The startup sector in Mainland China is on fire and investors have more opportunities than ever to take part, thanks to several huge new funds joining the search for the next unicorn (a startup company worth at least US$1 billion).
Mega-funds buying up Chinese tech startups include SoftBank’s US$100 billion Vision Fund and China Merchants Group’s US$15 billion China New Era Technology Fund, but there are also a host of multibillion-dollar funds from private equity firms such as Carlyle, Sequoia Capital, KKR and Hillhouse Capital Management.
Investors can get access to the sector through many of these funds, but there will also be opportunities to invest directly because this new generation of startups are in a hurry to launch public offerings and capitalise on sky-high valuations. We take a look at some of the most promising unicorns in Mainland China and Hong Kong.
With investors that include Goldman Sachs and funding of more than US$300 million, this Hong Kong startup is rapidly expanding around the world. It allows users to easily book travel activities online—from theme parks and musicals to cooking courses and guided tours.
In Hong Kong, for example, Klook offers cheap tickets for Ocean Park, Disneyland, helicopter tours and the Peak Tram. In total, the company says it provides access to more than 50,000 activities and services from 5,000 partners in more than 200 destinations around the world.
Founded at Hong Kong’s Science Park by a group of academics from the Chinese University of Hong Kong, Sensetime is the city’s first tech unicorn. It claims to be the world’s most valuable artificial intelligence startup, focusing on computer vision and deep learning. It has already raised more than US$1.6 billion from investors and is valued at a whopping US$4.5 billion.
Its technology is used for a wide variety of applications, including facial recognition, medical image analysis, autonomous driving and remote sensing by companies such as Honda, Alibaba, Xiaomi and Weibo.
China is the home of bitcoin mining— it controls more than two-thirds of the world’s supply—and Bitmain makes the rigs that do the vast majority of the work. Most cryptocurrencies are produced (or “mined”) by computers cracking a complicated code, and serious mining operations involve warehouses full of dedicated machines that are purpose-built for the task. Bitmain’s Antminer line of computers has become the processor of choice for cryptocurrency miners.
The company claims to have 85 per cent of the global market for mining machines, which has made it hugely profitable. It reportedly earned US$2.5 billion in revenue in 2017, almost all from the sale of mining rigs. A rumoured public share sale would almost certainly be greeted with enthusiasm by punters looking to strike virtual gold.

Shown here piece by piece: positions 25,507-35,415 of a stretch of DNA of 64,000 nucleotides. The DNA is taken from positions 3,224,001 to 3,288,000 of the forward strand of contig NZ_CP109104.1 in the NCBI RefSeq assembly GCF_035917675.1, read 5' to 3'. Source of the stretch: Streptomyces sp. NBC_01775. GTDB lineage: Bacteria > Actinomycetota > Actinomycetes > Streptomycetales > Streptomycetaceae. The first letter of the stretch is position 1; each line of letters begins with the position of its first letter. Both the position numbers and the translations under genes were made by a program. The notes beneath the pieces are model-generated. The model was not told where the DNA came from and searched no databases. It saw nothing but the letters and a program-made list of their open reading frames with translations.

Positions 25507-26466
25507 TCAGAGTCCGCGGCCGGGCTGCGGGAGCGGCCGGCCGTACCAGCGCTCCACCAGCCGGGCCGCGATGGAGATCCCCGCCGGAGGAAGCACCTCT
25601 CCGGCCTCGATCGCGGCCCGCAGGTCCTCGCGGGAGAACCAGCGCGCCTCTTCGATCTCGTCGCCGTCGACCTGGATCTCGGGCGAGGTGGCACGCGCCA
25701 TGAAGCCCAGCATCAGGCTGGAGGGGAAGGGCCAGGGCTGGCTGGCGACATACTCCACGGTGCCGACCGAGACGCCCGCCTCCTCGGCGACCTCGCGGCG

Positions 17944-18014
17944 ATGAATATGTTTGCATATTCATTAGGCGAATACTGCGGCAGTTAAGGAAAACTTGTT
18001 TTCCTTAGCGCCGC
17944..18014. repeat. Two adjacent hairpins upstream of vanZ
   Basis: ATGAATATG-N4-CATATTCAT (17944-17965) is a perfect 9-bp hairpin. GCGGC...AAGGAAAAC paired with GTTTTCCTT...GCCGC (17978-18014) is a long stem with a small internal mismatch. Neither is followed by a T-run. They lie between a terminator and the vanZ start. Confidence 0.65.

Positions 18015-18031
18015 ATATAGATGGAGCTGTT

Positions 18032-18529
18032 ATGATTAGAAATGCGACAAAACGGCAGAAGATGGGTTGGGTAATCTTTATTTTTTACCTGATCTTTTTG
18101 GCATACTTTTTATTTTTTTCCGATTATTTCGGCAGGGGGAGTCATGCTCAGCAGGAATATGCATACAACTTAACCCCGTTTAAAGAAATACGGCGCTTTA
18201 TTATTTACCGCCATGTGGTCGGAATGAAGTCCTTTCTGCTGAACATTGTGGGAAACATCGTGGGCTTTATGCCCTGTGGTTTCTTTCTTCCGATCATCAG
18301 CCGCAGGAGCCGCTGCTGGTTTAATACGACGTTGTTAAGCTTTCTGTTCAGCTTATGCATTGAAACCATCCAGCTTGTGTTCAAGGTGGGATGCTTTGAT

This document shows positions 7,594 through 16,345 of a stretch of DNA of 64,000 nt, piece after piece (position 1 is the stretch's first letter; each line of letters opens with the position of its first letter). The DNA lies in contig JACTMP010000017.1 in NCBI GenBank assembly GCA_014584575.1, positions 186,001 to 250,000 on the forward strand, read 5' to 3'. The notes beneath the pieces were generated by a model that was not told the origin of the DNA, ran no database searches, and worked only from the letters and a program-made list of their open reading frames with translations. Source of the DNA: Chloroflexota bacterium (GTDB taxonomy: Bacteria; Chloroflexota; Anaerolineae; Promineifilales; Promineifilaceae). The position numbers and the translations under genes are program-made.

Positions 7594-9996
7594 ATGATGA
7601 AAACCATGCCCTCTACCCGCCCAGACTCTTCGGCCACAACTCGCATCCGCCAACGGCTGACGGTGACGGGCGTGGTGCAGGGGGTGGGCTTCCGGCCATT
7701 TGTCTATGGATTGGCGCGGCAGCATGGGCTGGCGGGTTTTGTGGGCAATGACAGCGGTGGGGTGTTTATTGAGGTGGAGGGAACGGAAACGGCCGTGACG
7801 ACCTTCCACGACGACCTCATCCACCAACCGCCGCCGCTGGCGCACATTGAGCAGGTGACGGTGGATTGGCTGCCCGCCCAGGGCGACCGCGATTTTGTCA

This pony is close to sprouting a horn and turning into a unicorn. Mainland China’s leading startup focused on self-driving technology has raised US$214 million this year from investors such as Sequoia, Fidelity, China Merchants and a host of other Chinese funds.
In February, Pony.ai soft-launched an autonomous ride-hailing fleet in Guangzhou, becoming the first company to offer fully self-driving car rides to the general public in Mainland China. In June, it won the first autonomous vehicle testing licence in Beijing.
“We look to support businesses which are the pioneers in their field,” says Jarlon Tsang, managing partner at Eight Roads, one of the company’s investors. “We believe autonomous vehicles will be a rare life-altering technology and we have confidence Pony.ai will be a leader in this field.”
This coffee-delivery chain started business in January and was already claiming a valuation of US$1 billion by July after raising US$200 million from investors that included some of the biggest venture capital and private equity players in the region. It is using the money it has raised to expand rapidly.
With more than 1,000 stores already in operation across the country, it plans to open another 1,000 during the next year and is quickly rivalling Starbucks, thanks to an exclusive focus on delivery and pickup coffee, with completely cashless stores that rely on customers downloading an app to order and pay for their drinks.
Its success has also seen it secure a tie-up with Tencent, which owns the all-powerful Chinese payment platform WeChat Pay.
It might seem as though the whole world is lining up to invest in Mainland China, but plenty of Chinese people are also keen to move some of their money in the opposite direction. Backed by legendary US investor Jim Rogers, Tiger Brokers is an online brokerage that gives Mainland China-based investors access to US stocks—and especially companies beloved in Mainland China, such as Apple.
It has raised US$80 million this year in its latest funding round, valuing the company at just over US$1 billion. As well as Rogers, investors include Xiaomi, Interactive Brokers and several Chinese private equity firms.